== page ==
A similar health impact analysis was previously undertaken by Health Canada for on-road and off-road diesel emissions in Canada, also for calendar year 2015. For that assessment, it was estimated that on-road diesel emissions were associated with 320 premature mortalities and combined on-road and off-road diesel emissions were associated with 710 premature mortalities. Hence, the population health impacts from gasoline emissions are estimated to be greater than those from diesel emissions, based on these model-based analyses. This finding highlights the important contribution of gasoline emissions to ambient air pollution, including the contribution of NOx and VOCs to the secondary production of PM2.5. It also highlights that the geographic distribution of gasoline emission sources and human populations are closely aligned, increasing population exposures.

Recent amendments to the Canadian On-Road Vehicle and Engine Emission RegulationsFootnote 1, Sulphur in Gasoline RegulationsFootnote 2 and Off-Road Small Spark-Ignition Engine Emission RegulationsFootnote 3 will result in reductions in air pollutant emissions from gasoline engines over the next decade, and associated population health benefits. These amendments were not reflected in the current analysis, which targeted calendar year 2015.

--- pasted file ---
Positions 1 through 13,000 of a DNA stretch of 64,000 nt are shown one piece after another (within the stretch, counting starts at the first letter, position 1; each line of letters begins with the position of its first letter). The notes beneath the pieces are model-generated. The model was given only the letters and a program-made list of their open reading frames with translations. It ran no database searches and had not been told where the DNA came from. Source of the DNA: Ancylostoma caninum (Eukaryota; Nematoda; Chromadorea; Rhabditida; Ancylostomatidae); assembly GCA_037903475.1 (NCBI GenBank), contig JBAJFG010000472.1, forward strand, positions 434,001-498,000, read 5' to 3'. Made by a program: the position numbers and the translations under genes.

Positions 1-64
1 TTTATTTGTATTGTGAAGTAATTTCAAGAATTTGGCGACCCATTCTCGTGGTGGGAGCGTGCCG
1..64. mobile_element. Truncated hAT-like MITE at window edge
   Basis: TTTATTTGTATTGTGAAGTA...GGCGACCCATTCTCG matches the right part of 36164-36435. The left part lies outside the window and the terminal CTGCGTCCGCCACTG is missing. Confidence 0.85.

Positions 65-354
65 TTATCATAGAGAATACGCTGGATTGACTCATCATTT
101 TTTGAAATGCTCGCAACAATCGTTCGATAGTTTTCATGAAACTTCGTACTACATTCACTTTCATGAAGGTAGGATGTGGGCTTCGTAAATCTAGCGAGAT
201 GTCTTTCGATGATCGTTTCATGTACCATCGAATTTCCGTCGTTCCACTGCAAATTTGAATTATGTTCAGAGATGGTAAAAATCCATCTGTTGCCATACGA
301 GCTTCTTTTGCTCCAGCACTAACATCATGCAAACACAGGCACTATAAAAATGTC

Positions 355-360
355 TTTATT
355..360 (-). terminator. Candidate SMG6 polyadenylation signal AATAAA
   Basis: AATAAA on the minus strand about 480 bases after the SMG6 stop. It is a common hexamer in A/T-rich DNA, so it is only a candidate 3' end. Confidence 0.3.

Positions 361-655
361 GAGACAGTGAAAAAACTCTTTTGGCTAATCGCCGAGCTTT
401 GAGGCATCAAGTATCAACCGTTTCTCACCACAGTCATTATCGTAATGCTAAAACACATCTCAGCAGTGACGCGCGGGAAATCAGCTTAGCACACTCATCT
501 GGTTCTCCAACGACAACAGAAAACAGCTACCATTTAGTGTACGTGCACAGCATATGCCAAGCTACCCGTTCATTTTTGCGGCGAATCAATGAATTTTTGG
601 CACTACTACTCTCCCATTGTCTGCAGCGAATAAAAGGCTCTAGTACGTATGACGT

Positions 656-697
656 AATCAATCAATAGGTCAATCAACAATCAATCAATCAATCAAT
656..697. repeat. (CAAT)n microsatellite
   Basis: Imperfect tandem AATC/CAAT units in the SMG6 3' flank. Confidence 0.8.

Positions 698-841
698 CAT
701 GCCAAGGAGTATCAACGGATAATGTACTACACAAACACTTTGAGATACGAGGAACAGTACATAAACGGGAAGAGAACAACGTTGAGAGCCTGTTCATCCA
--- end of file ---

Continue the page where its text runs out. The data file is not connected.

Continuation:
This assessment report was undertaken to provide Canadian jurisdictions, regulators and policy makers with a comprehensive evaluation of the potential health effects of gasoline emissions.Footnote 4 It is intended that the report be used to inform further efforts to mitigate emissions and population health impacts associated with this key source of air pollution in Canada. Overall, it is concluded that air pollutants from gasoline sources continue to pose a risk to human health in Canada.

To obtain an electronic copy of the Human Health Risk Assessment for Gasoline Exhaust, please contact hc.air.sc@canada.ca. The report is also available for download.